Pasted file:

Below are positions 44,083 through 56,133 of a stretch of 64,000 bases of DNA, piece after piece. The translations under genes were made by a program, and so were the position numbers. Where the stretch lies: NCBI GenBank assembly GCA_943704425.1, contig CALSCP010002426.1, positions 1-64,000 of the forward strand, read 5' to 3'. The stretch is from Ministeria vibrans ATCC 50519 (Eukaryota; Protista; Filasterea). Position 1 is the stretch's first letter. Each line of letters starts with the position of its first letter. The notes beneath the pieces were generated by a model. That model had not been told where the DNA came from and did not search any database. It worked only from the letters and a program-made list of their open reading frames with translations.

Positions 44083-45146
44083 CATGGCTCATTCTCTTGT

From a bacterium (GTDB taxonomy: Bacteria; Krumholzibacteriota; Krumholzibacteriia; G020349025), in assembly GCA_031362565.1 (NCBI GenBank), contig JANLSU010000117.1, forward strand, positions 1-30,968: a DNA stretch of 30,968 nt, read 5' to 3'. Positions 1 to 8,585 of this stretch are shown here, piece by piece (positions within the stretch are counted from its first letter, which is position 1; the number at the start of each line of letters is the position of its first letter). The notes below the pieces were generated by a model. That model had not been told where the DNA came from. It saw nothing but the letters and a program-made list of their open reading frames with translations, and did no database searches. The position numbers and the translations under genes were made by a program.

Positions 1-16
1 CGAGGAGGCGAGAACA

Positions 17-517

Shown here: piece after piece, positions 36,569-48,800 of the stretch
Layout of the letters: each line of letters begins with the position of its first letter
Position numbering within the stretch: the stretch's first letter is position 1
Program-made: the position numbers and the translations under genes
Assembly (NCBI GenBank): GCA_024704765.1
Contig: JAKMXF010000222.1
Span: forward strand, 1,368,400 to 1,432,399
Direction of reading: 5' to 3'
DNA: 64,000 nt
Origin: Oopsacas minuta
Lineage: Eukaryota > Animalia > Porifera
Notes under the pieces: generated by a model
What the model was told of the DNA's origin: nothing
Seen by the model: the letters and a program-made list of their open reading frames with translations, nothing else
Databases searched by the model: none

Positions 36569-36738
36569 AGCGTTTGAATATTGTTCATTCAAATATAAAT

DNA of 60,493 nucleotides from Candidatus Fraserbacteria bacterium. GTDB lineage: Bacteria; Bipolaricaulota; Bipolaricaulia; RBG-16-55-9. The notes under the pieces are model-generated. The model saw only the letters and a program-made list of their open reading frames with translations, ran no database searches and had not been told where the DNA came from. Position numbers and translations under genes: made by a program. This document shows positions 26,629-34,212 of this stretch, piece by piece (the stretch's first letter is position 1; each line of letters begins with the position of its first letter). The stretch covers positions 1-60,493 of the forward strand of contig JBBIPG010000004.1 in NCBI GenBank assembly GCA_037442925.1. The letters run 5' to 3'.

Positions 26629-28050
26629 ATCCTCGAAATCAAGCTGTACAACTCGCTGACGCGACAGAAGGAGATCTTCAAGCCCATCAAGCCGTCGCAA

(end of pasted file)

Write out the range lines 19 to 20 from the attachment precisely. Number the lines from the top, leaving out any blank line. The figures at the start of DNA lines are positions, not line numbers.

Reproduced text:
Notes under the pieces: generated by a model
What the model was told of the DNA's origin: nothing